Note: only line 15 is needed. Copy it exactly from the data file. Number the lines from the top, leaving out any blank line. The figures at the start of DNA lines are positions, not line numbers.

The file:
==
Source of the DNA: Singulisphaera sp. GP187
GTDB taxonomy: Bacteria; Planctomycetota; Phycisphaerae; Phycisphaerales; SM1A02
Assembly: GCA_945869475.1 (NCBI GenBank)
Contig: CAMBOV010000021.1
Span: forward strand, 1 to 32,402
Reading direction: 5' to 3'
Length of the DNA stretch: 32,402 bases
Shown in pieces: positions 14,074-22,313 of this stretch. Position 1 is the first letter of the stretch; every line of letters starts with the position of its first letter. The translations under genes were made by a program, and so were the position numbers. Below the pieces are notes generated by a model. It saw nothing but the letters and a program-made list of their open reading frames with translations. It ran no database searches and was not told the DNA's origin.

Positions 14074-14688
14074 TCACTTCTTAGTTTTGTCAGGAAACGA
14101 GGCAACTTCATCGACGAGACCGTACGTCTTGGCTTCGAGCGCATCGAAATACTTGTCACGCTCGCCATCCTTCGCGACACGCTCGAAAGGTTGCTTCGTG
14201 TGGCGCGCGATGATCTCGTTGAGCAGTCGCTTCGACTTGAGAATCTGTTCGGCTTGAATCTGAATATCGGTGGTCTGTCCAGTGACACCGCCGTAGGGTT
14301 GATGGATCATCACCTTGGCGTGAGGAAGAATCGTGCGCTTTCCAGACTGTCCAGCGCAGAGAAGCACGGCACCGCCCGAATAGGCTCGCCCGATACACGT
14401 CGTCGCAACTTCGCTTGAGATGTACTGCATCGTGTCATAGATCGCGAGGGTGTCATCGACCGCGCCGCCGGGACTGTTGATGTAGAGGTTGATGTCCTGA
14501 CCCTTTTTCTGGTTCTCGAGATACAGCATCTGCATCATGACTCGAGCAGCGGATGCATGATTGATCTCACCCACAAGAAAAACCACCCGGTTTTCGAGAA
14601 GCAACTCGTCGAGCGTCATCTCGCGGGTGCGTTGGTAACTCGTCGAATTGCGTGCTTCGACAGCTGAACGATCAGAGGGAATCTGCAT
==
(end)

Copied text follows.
14501 CCCTTTTTCTGGTTCTCGAGATACAGCATCTGCATCATGACTCGAGCAGCGGATGCATGATTGATCTCACCCACAAGAAAAACCACCCGGTTTTCGAGAA